ULaw’s Matt Tomlinson discusses the opportunities on offer for students in the city’s ever-growing legal market, ahead of his appearance at Thursday’s virtual careers event
With the increased emphasis on remote working, brought about by the Covid-19 pandemic, more and more opportunities are opening up for students and junior lawyers outside of London.
A clear example of this is the North East, which has seen increased investment in recent years, particularly in relation to Newcastle-based tech hubs. As such, Matt Tomlinson, dean of The University of Law’s (ULaw) Leeds and Sheffield campuses, comments that Newcastle has become “a centre of potential growth”, thus adding to the vibrancy of its existing legal scene. Already, Newcastle is home to some big players in the legal field, such as Womble Bond Dickinson, Eversheds Sutherland, Norton Rose Fulbright and Muckle LLP, to name but a few.
Tomlinson also notes that Teesside’s freeport status may play a role in the surge in commercial trade activity that has been predicted post-Brexit. Combine this with the heavy investment in tech seen in recent years and the quality of legal work available in the region, Newcastle appears to very promising for would-be lawyers.
In light of the city’s “impressive legal market”, ULaw has recently announced its decision to establish its seventh satellite campus at Newcastle University. Tomlinson explains how the new training partnership with the Russell Group institution will work, as well as why it is of “mutual benefit” to both ULaw and students in the region.
This collaborative arrangement with Newcastle University means that ULaw is able to offer its postgraduate courses, including its new Solicitors Qualifying Exam (SQE) preparation courses, to those currently studying at Newcastle University, who may wish to continue their legal education in the familiar surroundings of their university’s law school, but also will likely prove very attractive to others studying at other universities in the region.
The growth of the region offers an incentive for ULaw to make its courses readily available to those in the North East — and the benefits are by no means one-way. Tomlinson notes that there is a “whole market to service” in Newcastle and its surrounding areas, consisting of both law firms looking to hire fresh talent from within the city, as well as students keen to continue their legal education in a city that has become their home. Tomlinson notes:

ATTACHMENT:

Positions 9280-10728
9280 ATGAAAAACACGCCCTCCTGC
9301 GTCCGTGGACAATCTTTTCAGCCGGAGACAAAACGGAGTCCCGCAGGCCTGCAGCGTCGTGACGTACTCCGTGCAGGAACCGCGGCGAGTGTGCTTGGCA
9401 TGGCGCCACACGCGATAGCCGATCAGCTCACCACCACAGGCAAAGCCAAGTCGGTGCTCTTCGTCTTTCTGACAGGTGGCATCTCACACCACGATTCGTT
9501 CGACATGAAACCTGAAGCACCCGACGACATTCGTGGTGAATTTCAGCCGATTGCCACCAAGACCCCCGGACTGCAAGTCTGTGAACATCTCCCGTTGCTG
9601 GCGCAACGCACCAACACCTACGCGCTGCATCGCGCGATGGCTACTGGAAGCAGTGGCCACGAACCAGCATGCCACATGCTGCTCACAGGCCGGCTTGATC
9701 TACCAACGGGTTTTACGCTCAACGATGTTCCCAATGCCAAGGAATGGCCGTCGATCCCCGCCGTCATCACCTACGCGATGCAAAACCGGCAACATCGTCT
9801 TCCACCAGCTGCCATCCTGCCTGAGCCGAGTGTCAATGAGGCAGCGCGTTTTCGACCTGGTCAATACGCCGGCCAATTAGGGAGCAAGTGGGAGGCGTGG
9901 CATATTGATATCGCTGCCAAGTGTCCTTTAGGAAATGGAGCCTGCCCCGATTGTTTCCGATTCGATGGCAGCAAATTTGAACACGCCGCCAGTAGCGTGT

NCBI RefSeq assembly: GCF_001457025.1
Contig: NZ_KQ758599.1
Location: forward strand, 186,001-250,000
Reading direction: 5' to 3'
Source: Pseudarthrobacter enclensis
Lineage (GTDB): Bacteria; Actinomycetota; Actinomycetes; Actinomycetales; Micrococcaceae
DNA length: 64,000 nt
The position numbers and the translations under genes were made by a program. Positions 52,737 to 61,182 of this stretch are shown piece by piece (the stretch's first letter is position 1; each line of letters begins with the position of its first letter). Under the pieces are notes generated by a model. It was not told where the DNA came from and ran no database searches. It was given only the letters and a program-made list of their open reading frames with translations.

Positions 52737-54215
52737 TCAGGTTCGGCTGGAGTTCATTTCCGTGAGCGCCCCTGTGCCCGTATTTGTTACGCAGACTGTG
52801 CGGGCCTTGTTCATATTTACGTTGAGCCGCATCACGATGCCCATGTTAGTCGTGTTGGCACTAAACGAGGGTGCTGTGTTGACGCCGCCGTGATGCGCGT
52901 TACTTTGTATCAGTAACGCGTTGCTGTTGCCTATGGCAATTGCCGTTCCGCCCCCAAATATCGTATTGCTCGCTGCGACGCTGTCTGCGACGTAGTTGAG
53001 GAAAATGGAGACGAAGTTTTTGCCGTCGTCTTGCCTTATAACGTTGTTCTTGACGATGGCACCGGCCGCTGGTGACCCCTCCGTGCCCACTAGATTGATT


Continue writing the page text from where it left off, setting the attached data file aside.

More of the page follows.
“What better than to have the opportunity for a student, having completed their three-year law degree at the university, to stay for a fourth year? They already have established friendships, a strong network and familiarity with the city. This arrangement gives them the best of both worlds.”
Whilst Newcastle University will be hosting the training partnership, as well as offering support and employability services, ULaw will be taking the lead in teaching content, as experts in the practical application of law. Having all been in practice previously, ULaw’s tutors are able to equip students with the practical skills necessary for qualification.
Tomlinson himself originally trained at DLA Piper, before moving on to work at other international and regional law firms. He explains that although he enjoyed his time in practice, he grew to realise that he enjoyed a more “creative” aspect of work that he didn’t always have in practice. After gaining some experience as a lecturer, he soon decided that the move to legal education would be more fitting for him: “I believed that it would be a career pathway I would really enjoy, and I’ve not been wrong!”
Reflecting upon the challenges that have faced the legal industry as a result of the Covid-19 outbreak, Tomlinson notes the proven ability of law firms to adapt well to a flexible working model, thereby leading to significant support for its continuation post-pandemic. Further, Tomlinson recognises that the remote working revolution may have brought about “increased appetite to explore different opportunities” for many lawyers.
Having said this, Tomlinson highlights that “the shift we’ve seen on the back of Covid, where you see a lot of migration out of the City of London, has to filter down to the generation that is coming through”. With talk of a post-pandemic ‘hybrid model’ and many businesses looking to shrink their office spaces and transition to shared working hubs, Tomlinson warns that the importance of in-person, office work must not be forgotten. For trainees and junior lawyers in particular, working solely from home may mean that the quality of training and the ability to form solid networks with other lawyers and trainees could be impacted.
Although the future working model of the legal world, and wider industries, is perhaps still uncertain, Tomlinson is optimistic that ULaw will be reopening its doors soon. For Tomlinson, the benefits of face-to-face teaching and access to facilities cannot be underestimated, and so he is looking forward to welcoming students back on campus, as soon as it is safe to do so.
Matt Tomlinson will be speaking alongside lawyers from the Newcastle offices of Norton Rose Fulbright, Womble Bond Dickinson, Muckle LLP, as well as an academic from Newcastle University at ‘Secrets to Success Newcastle’, a virtual student event taking place this week, on Thursday 22 April. You can apply for one of the final few, and free, places to attend.
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